* 'The value of pensions and the income they produce can fall as well as rise. You may get back less than you invested'
An annuity is simply an income purchased with capital. The most common use for an annuity is in pensions, but not all annuities are pensions related.
In this context, where the pension is purchased by using the built up fund, the pension is an annuity.*
At its most basic, a pension annuity is simple – you hand over your fund, you get an income until you die.
In detail it is more complex:
Open Market Option
As a pension fund holder your pension provider is obliged to tell you that as well as buying an annuity from the company with whom you have saved your pension, you can take the fund to another company and buy it from them.
It is in your interest to explore this option. It is highly likely that you will be able to get a much better pension by moving the fund.
(It is also worth noting that, to some extent, the annuity rate that a company can offer will depend upon many things outside of its control. Sometimes companies not normally noted for their annuity rates will offer good ones, sometimes those with good rates offer poor ones).
The rest of the options are largely driven by your personal circumstances, and possibly governed by scheme rules for example: -
- Would you like your income to be fixed, or rise each year (by a fixed percentage, or inflation etc)?
- Are you in ill health? Do you suffer from a health or medical condition likely to significantly affect your life expectancy? If you do, then it may be possible to apply for an "enhanced" or "impaired life" annuity, which pays a much higher rate of income, to reflect the fact that your early death is likely.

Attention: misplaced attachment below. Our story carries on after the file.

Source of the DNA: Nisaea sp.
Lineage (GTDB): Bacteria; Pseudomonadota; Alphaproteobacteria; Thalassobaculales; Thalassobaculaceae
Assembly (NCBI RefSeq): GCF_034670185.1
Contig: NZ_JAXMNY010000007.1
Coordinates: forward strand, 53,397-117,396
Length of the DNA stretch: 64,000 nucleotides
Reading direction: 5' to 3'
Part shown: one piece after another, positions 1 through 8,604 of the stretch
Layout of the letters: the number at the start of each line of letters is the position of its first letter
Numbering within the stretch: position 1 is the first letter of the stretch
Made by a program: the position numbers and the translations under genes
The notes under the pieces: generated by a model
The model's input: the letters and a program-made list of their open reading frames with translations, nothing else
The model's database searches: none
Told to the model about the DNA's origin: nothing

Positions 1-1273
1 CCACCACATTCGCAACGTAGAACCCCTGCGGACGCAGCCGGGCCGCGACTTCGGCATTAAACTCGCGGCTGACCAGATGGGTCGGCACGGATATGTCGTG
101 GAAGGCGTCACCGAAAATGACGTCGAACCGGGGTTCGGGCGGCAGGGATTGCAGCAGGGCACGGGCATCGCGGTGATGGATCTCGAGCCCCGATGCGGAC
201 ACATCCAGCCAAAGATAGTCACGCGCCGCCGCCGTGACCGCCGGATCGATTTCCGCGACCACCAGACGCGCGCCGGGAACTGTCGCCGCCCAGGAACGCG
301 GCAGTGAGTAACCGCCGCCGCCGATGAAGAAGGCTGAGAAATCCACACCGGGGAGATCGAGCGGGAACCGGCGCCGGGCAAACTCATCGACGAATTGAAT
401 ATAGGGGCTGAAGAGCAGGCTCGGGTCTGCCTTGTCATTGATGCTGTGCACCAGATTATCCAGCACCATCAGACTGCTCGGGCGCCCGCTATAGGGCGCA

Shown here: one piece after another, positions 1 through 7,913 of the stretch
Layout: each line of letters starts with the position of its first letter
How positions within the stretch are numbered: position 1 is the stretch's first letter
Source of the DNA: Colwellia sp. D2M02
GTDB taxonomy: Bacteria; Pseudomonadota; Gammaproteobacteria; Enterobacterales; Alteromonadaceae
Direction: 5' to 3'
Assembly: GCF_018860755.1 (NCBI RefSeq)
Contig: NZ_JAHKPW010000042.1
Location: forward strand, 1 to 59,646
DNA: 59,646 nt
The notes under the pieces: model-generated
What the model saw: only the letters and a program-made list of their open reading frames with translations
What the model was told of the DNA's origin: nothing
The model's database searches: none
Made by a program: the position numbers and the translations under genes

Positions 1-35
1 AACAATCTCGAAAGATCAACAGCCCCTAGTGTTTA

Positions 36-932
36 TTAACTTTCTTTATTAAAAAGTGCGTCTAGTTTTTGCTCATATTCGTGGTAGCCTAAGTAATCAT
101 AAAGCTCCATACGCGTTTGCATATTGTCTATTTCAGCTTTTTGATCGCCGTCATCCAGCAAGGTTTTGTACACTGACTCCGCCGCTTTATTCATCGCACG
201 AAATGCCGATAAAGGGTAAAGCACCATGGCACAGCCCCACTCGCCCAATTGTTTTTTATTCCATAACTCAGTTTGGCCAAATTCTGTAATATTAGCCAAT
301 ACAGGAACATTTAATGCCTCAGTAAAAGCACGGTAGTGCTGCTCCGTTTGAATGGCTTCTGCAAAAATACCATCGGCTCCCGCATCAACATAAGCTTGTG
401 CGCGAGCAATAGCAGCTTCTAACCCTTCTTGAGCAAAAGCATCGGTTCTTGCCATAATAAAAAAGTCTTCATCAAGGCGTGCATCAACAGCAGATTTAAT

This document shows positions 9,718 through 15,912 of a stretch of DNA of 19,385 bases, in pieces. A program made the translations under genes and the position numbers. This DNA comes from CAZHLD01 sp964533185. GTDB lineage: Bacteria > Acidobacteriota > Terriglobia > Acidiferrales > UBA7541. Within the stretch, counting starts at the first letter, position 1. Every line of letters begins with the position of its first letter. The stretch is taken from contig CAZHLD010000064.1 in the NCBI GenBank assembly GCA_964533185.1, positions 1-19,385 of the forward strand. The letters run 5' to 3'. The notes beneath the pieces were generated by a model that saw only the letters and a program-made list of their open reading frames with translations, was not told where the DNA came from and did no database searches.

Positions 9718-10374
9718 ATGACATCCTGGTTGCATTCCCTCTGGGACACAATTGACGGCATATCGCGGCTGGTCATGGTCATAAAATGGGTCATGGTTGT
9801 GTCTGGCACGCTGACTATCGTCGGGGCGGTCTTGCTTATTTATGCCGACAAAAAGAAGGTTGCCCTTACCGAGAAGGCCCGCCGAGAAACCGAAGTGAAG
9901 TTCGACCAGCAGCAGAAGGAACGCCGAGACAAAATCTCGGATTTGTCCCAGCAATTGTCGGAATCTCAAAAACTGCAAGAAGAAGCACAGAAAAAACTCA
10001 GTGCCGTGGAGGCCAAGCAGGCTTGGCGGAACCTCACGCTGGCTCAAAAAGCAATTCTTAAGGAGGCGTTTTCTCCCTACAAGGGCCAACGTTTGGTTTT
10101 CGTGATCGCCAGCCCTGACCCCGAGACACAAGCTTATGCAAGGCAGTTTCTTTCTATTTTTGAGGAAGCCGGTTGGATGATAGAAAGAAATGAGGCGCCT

- If you have a partner, do you want the pension to continue after your death until theirs, and if so, do you want the level to be maintained or reduced?
- Are you concerned about a sudden early death (for example, in the next five years) and that if this happened, your pension fund would be lost to your beneficiaries? If so, you can opt for a guarantee, or an annuity protection lump sum death benefit, both of which are ways of ensuring that some/all of the used fund goes to your estate's beneficiaries.
From April 2015 people have greater freedom over how they access their pension pot. If you have any questions about these changes and how they affect your position please contact a financial adviser.
* Not all pensions are annuities. The main exceptions are Defined Benefit Schemes (which do not have to go the annuity route, though may choose to do so) and State Pensions (which are taxpayer funded on a year by year basis).
You can use the government's free and impartial guidance service, Pension Wise, to help you with your pension options. Visit the website at www.pensionwise.gov.uk or call on 0800 138 3944.